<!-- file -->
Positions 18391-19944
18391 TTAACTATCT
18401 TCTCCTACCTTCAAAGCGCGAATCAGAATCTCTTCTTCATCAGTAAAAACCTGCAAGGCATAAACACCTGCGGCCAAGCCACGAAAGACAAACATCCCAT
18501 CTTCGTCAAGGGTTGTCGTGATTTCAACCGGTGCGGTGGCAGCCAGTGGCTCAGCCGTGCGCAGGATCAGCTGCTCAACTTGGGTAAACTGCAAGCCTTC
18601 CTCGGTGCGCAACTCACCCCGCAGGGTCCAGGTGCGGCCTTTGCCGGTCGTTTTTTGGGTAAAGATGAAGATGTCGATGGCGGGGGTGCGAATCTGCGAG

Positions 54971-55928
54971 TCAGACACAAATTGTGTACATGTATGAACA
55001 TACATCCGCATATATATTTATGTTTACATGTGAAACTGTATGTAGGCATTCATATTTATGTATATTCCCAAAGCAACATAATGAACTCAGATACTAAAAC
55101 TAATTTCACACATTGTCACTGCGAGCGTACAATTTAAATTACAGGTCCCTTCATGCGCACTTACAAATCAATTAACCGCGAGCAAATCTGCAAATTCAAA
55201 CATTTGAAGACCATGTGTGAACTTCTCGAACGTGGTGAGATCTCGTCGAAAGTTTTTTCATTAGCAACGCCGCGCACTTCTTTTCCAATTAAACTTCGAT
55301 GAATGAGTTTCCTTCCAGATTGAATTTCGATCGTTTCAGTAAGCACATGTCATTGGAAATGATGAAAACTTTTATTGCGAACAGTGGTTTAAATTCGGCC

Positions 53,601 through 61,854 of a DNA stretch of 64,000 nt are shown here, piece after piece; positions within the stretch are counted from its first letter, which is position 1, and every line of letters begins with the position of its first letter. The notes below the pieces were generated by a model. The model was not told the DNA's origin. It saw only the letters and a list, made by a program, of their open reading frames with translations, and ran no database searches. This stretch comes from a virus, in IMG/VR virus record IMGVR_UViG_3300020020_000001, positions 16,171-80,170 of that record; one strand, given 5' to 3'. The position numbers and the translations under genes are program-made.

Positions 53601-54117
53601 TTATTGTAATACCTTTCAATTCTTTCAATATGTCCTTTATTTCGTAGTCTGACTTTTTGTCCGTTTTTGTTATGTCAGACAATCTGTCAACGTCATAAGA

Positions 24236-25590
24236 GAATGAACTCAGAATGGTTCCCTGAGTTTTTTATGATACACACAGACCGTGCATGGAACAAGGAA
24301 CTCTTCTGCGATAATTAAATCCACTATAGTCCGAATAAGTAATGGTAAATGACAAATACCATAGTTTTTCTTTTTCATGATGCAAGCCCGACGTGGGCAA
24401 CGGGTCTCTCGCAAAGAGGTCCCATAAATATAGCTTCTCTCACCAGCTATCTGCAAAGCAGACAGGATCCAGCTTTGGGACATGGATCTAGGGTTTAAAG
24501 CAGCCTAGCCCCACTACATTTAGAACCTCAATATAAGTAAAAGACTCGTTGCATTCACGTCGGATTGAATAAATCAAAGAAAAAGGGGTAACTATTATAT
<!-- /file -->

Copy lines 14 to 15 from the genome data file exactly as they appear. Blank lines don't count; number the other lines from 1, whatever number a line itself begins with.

53601 TTATTGTAATACCTTTCAATTCTTTCAATATGTCCTTTATTTCGTAGTCTGACTTTTTGTCCGTTTTTGTTATGTCAGACAATCTGTCAACGTCATAAGA

Positions 24236-25590